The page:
(Complete Austin Daily Herald article can be found here.)
...She’s spent years writing and rewriting books, always dreaming of becoming an author. She’d been thinking about paranormal novels before the “Twilight” craze hit the pop culture scene, but the vampire mania helped her decide on paranormal romance as a genre she could have fun with. Since then, she has written about teens and vampires, troll princesses, zombies and more.[...]
She sold about 25,000 books online in mid-October, and was steadily working to put out one book a month on Amazon.com. Fast forward a few months, and as of Wednesday, Hocking has sold 1,030,768 books and counting.
Hocking’s book deal with St. Martin’s revolves around her “Watersong” series, a story arc involving sisters and sirens (the Greek monsters who lured sailors to their doom) she’s been toying with for some time. While the first book is due out by fall 2012, she’s free to publish other books online so long as they don’t interfere with the “Watersong” publishing schedule.Stories like this one are becoming more and more common, proving once again what a rapidly changing world we live in. Self-published e-books can sell hundreds of thousands of copies for unknown writers. YouTube videos can be used to publicize self-produced music - and linked to iTunes to allow relatively unknown singers to make a decent living. Throw in Facebook, MySpace (although this site seems to be fading fast) and a few other sites, and anything seems possible. Even those who do not become big "stars" in the publishing or music worlds have a chance to earn some decent money and go farther than they otherwise ever could have hoped.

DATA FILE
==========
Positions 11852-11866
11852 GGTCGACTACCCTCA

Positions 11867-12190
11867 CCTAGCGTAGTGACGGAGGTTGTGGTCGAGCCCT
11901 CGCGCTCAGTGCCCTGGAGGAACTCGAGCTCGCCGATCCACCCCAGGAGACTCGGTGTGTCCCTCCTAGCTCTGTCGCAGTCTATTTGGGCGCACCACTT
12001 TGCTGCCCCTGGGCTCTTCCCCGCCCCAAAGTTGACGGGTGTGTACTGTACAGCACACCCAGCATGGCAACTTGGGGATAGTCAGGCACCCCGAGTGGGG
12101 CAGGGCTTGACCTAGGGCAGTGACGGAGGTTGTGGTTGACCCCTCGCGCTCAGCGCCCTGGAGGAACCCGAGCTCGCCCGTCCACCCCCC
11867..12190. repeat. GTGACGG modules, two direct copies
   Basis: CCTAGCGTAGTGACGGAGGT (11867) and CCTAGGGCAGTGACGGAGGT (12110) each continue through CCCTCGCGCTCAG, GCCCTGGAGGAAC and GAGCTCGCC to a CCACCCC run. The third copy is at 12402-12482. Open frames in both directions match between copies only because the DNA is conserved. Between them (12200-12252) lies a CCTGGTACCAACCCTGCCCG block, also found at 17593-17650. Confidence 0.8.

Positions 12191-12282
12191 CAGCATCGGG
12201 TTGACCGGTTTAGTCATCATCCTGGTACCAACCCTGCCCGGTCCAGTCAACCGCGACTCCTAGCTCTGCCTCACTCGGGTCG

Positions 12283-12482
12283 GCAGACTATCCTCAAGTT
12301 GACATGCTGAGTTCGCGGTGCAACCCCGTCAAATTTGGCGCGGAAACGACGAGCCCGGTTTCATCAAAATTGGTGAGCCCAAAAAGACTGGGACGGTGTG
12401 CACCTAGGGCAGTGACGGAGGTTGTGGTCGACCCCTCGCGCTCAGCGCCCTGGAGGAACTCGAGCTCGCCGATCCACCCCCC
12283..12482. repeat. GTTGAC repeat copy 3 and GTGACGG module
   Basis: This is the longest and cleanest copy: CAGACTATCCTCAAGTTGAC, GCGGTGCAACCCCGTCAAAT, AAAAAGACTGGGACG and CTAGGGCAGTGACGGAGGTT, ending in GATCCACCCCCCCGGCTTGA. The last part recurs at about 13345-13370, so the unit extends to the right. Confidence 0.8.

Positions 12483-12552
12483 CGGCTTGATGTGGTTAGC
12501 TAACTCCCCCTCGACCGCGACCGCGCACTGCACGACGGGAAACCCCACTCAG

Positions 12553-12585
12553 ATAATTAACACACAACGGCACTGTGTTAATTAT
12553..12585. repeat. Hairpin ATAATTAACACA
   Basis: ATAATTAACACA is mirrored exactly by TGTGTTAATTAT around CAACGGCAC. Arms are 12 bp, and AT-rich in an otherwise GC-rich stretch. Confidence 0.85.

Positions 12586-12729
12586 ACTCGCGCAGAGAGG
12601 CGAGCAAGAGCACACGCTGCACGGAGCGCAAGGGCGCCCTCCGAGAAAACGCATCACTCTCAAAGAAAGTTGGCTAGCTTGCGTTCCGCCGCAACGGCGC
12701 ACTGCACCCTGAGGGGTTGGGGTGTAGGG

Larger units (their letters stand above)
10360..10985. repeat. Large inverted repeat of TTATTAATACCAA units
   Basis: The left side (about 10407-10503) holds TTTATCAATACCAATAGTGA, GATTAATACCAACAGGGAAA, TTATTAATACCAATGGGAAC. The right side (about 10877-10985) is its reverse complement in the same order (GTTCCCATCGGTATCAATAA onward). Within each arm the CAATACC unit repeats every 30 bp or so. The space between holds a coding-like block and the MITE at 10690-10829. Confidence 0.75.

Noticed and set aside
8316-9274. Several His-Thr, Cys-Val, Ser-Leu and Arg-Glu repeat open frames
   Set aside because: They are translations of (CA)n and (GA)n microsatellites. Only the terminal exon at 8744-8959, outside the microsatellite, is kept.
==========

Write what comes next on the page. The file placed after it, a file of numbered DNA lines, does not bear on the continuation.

The business model definitely changing. Publishers and music labels are having to adapt to a world they never expected to face. Already, the music industry has crippled itself by fighting all this new technology rather than embracing and adapting to it. Sadly, as their reaction to the whole e-book episode indicates, publishers are beginning to move down the same path chosen by the labels.
As consumers, we have to ask ourselves if this new way of marketing artistic content is good, or bad, for us. Are we missing out on something potentially great because the big corporations cannot spend the kind of money they spent in the past to publicize artists? Or, is the opposite true? Are we being exposed to more talent than ever because "new media" make it possible for everyone to get their shot? How many talented writers are going nowhere because they do not have the skills or desire to market themselves at a time when publishers are not spending the money to nurture people like them?
What bothers me a bit is that I have seen very few stories like this one about "serious" writers. It seems, from what I've seen so far, that the only ones becoming successful self-published e-book authors are those writing off-the-wall thrillers, cookie-cutter romances, or books about zombies and vampires. Where are the self-published authors who write serious literary fiction or nonfiction books? Are they out there? If you know of any who fit that description, please let me know so that I can take a look at their work.
Good thing or bad thing? It's just not that simple anymore.